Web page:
On the home front, I just keep chipping away at things.  Every time I walk into a room  -  any room  -  I look for one thing that needs doing, and do it.  Wastebasket full  -  empty it.  Cat bowl empty  -  fill it.  Something out of place  -  put it away.  Something missing  -  go find it.  You get the picture.  At the end of the day it doesn't seem as though I've done much, but by the end of the week there's a noticeable difference.  Works for me.

I've booked a vacation week mid-September to have the old furnace hauled away and the new one installed.  I'm optimistic about having most of the cleanup done before then  -  or at least enough of it that nothing will impede the installation process.  The real hurdle will be getting the Big Guy's cooperation; he won't do anything during the week because he "worked hard all day" (so did I, son) and he won't do anything on the weekends because he "needs to get the truck running to haul all the crap away".  Sigh.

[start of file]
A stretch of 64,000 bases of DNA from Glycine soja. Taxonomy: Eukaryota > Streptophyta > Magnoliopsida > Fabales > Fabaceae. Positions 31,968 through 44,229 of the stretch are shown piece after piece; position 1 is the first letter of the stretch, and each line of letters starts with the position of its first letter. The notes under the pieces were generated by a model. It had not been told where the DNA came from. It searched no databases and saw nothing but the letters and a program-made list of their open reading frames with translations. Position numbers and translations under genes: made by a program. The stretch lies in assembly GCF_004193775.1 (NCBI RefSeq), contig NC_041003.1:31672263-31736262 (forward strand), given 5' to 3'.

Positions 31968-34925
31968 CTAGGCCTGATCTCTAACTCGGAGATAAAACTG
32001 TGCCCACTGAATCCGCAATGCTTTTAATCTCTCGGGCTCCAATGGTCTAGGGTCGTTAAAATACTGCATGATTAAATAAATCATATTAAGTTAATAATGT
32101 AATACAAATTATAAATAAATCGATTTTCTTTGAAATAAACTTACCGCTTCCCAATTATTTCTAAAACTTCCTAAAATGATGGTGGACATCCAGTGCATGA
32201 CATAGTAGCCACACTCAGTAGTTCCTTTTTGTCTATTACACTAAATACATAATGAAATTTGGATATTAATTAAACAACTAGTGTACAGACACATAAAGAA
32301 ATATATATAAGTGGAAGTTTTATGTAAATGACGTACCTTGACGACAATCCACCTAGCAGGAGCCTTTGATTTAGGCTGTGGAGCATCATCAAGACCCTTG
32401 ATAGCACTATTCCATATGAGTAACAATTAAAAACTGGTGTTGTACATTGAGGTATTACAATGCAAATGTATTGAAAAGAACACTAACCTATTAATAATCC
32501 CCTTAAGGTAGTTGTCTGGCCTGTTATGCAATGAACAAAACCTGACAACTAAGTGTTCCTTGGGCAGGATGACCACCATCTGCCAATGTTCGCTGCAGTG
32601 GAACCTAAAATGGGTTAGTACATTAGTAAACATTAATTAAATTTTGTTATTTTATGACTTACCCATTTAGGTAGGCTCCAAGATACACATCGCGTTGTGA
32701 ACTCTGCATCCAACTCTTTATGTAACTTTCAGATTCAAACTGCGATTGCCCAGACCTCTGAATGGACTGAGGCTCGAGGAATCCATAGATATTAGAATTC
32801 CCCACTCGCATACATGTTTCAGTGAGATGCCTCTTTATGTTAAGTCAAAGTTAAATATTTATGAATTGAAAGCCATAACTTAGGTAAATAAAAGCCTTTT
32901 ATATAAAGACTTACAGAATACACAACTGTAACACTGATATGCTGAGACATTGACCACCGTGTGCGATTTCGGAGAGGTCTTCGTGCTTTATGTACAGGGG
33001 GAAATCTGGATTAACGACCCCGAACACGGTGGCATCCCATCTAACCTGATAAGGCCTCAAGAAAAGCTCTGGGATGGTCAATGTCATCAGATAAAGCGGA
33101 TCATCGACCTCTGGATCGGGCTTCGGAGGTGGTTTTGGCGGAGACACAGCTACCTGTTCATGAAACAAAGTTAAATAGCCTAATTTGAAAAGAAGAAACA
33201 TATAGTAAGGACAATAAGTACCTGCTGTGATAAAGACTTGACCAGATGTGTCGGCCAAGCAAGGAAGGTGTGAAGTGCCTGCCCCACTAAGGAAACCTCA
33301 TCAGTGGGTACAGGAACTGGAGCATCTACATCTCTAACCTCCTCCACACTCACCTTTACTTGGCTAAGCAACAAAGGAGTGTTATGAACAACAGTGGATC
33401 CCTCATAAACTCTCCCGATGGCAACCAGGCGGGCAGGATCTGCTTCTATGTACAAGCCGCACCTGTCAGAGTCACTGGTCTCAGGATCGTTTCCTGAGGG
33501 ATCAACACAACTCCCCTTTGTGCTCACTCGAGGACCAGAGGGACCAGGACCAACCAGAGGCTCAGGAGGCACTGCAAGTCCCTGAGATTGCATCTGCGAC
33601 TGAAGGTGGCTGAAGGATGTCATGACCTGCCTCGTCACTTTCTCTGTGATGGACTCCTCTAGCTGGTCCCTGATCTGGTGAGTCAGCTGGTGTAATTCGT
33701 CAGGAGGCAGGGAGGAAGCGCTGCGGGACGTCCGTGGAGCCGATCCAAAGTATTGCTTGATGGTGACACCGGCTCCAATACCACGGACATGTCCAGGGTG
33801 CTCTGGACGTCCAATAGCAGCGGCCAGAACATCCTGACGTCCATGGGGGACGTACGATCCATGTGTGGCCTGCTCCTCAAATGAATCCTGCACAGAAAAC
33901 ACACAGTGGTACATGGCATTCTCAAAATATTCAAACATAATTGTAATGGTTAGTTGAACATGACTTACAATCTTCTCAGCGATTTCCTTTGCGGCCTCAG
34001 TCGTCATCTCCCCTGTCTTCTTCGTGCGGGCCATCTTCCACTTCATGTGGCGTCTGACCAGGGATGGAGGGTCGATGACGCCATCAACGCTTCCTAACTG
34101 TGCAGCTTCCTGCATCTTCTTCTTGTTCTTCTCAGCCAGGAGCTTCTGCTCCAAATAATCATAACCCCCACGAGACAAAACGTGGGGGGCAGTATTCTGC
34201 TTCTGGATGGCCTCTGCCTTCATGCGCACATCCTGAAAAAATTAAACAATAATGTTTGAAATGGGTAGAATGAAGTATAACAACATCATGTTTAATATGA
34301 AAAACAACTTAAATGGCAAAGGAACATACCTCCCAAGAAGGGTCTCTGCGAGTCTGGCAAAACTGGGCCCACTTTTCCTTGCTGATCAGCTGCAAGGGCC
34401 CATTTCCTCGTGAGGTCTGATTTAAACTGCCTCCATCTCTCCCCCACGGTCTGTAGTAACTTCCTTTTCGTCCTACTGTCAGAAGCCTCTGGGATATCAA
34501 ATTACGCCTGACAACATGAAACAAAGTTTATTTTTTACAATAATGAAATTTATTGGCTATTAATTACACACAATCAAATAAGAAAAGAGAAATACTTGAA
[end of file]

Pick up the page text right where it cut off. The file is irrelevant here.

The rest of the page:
Since this is a three-payday month, I'm also pushing the idea that the single-glazed living room window can be replaced this month  -  or at least, before October.  I've even offered to use the third paycheque to pay professional installers.  Of course, Big Guy is no end offended by this ... he and his buddy G replaced all the other windows in the house, and did a fine job.  But the truth is, if I left it to him to install this one, I'd be waiting until about this time next year for him to "get around to it".  Not to mention that his favourite time of year for big projects involving exposing the whole house to outdoor temperatures is ... the week before Christmas.  I can't figure it out.  Last winter, he decided on December 21st to paint the kitchen ... doors & windows wide open for days, during the coldest week in the recorded history of this area.  Granted, December 2009 was not his fault  -  we'd had it on good authority that the roof could wait until April, which turned out not to be the case, and we had roofers up there ripping everything back to the bare rafters and replacing it all, right up through December 23rd.  December 2008, he refused to put up the Christmas tree until the living room was painted ... I'm scared to even think about what he might pick as the pre-Christmas project this year.  Probably the damn window.